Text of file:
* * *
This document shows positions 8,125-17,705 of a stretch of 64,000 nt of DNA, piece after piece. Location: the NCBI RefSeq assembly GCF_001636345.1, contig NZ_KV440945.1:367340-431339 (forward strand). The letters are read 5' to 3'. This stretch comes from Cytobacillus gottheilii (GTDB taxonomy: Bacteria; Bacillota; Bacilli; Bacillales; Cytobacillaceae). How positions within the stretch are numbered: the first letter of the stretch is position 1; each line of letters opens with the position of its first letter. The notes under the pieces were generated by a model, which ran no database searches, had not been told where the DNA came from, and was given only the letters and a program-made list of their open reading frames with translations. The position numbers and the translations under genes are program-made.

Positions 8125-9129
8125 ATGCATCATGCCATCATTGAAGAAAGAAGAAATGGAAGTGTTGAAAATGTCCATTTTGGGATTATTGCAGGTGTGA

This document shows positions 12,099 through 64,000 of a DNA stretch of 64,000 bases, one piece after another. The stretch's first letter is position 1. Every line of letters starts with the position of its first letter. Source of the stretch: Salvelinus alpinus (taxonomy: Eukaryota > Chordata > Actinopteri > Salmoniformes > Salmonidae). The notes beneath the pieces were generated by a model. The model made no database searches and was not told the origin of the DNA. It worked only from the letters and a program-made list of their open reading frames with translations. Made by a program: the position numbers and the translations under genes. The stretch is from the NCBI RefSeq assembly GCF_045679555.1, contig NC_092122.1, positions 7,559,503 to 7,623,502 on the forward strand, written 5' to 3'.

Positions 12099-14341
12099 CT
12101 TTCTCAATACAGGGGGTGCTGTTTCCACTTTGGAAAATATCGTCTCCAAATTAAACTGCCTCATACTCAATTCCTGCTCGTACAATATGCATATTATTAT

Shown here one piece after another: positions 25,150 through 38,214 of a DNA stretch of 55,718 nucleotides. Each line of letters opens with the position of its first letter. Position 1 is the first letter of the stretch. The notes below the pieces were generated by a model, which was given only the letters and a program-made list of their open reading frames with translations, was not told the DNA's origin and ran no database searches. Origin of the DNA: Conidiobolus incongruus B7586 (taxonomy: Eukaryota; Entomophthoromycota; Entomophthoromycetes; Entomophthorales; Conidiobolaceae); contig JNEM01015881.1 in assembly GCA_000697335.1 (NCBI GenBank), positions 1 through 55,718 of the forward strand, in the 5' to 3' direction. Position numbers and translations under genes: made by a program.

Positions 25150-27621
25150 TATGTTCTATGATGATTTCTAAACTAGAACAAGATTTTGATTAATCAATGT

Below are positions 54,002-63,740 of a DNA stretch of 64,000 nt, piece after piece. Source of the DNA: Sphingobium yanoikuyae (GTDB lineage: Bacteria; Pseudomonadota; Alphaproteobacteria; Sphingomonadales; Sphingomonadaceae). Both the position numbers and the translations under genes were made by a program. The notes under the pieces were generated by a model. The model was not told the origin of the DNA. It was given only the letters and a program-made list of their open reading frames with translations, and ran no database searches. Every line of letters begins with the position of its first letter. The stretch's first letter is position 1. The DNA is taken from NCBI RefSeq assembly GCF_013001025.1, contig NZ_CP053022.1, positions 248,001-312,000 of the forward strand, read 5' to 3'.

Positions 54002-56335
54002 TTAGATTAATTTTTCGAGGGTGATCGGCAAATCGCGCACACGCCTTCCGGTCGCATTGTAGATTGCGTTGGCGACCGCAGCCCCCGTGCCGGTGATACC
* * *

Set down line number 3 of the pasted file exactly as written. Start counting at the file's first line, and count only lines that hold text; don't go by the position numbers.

8125 ATGCATCATGCCATCATTGAAGAAAGAAGAAATGGAAGTGTTGAAAATGTCCATTTTGGGATTATTGCAGGTGTGA